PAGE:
FIG. 1 shows an overview of an exemplary system 100 in accordance with one embodiment. Electronic service portal 101 is running on server 102, which contains software instance 103. Portal 101 may be connected, typically, to Internet 107. Also connected typically through the Internet are vendors 105a-n (also known as service providers) and customers 106a-n. In some cases any or all of these connections may not be via the Internet, but rather through some dedicated or alternative means of connection, many varieties of which are known in the art. These various additionally possible well-known systems and methods of connection are not a main part of the novel art of this invention and, for purposes of clarity and simplicity, are not shown here.
FIG. 2 shows the process flow 200 of an exemplary system, in accordance with one embodiment, for booking multi-part transactions. In process 201 a user logs in. He then books the first leg L1 of a transaction in process 202. In this example, the multi-part transaction may be for travel reservations, with multiple flights, hotel rooms, and rental cars. However, in other cases, the multi-part transactions may concern any of a great variety of services and products that are not necessarily limited to travel and transportation. In process 203, the process branches, depending on whether the user wishes to book more legs of the transaction.
If there are no more legs (no), the process moves to process 204, where the transaction is finalized (including payment terms, delivery if appropriate, corporate policy status and description, etc.), and then to process 205, where the process ends. If, however, the user wishes to book more legs of the transaction (yes), the process moves to process 206, where x is set at 2, so in process 207 the user may book leg Lx, where x=2, of the transaction.
The process then moves to process 208, where it again branches, with the same alternatives are process 203—that is, to finalize the transaction or to book more transaction legs. If the user again wishes to book more transactions (yes), the process moves to process 209, where x increments to x+1, and loops back to process 207, where the user again books leg Lx. This process continues until, in process 208, the user no longer wishes to book more legs of the transaction (no). The process then moves to process 204 and proceeds as described above.
FIG. 3 shows the process flow of a system 300 according to an exemplary embodiment, in which each user may have multiple profiles. In process 201 a user logs in. He then books the first leg L1 of a transaction in process 302 and he also selects the preferred profile for this leg. In this example, again, the multi-part transaction may be for travel reservations, with multiple flights, hotel rooms, and rental cars. However, in other cases, the multi-part transactions may concern any of a great variety of services and products that are not necessarily limited to travel and transportation.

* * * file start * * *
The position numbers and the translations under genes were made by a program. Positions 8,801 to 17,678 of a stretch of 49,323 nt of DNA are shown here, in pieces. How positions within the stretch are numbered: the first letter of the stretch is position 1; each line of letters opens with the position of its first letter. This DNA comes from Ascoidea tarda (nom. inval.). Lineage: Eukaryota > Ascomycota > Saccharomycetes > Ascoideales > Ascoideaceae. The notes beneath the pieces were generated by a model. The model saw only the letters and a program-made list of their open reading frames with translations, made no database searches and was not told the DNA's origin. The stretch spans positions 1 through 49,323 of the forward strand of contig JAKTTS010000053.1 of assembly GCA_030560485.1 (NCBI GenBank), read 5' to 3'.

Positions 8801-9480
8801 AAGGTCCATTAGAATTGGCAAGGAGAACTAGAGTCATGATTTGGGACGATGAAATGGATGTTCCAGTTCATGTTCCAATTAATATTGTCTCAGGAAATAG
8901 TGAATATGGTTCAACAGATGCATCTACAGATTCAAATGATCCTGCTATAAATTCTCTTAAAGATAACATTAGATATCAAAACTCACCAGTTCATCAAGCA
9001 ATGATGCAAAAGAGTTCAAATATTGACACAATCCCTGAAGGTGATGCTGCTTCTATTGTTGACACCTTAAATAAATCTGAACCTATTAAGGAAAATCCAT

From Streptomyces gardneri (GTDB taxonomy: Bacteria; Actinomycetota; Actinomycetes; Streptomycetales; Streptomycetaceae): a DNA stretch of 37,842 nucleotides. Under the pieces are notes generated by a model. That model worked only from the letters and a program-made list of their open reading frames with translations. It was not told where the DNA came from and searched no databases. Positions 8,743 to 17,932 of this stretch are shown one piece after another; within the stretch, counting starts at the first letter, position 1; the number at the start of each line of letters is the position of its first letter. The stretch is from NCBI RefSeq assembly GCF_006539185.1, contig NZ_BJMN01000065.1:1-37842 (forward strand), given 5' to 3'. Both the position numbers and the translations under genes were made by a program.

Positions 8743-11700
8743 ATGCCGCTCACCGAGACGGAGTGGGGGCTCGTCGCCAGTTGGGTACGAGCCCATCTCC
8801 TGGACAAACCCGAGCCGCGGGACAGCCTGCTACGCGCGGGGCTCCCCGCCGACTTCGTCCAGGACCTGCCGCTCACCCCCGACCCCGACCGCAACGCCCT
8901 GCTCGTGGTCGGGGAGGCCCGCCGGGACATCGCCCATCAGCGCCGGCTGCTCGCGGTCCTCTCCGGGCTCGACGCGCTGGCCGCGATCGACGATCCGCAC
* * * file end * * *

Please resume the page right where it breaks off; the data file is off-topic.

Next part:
In process 203, the process branches, depending on whether the user wishes to book more legs of the transaction. If there are no more legs (no), the process moves to process 304, where the transaction is finalized (see below for a more detailed description of the processes of process 304), and then to process 205, where the process ends. If, however, the user wishes to book more legs of the transaction (yes), the process moves to process 206, where x is set at 2, so in process 307 the user may book leg Lx, where x=2, of the transaction. In process 307, when the user selects the next leg Lx of the transaction, he also selects the preferred profile for this leg.
The process then moves to process 208, where it again branches, with the same alternatives are process 203—that is, to finalize the transaction or to book more transaction legs. If the user again wishes to book more transactions (yes), the process moves to process 209, where x increments to x+1, and loops back to process 307, where the user again books leg Lx and selects the preferred profile. This process continues until, in process 208, the user no longer wishes to book more legs of the transaction (no). The process then moves to process 304. In process 304, when the user finalizes the entire transaction, he then finalizes the details for each leg of the transaction by choosing a profile 1-n to use for that part.
Each profile contains information about payment mechanism, corporate policy applicability and terms, service preferences such as preferred rental car type (midsize, etc), loyalty program information (e.g. United frequent flyer program number), type of fare to book (first class, coach class unrestricted, etc) and other information. However, the entire transaction is booked as a whole, thus accruing to the user the savings of one multi-leg flight, for example, and the convenience of one set of reservations.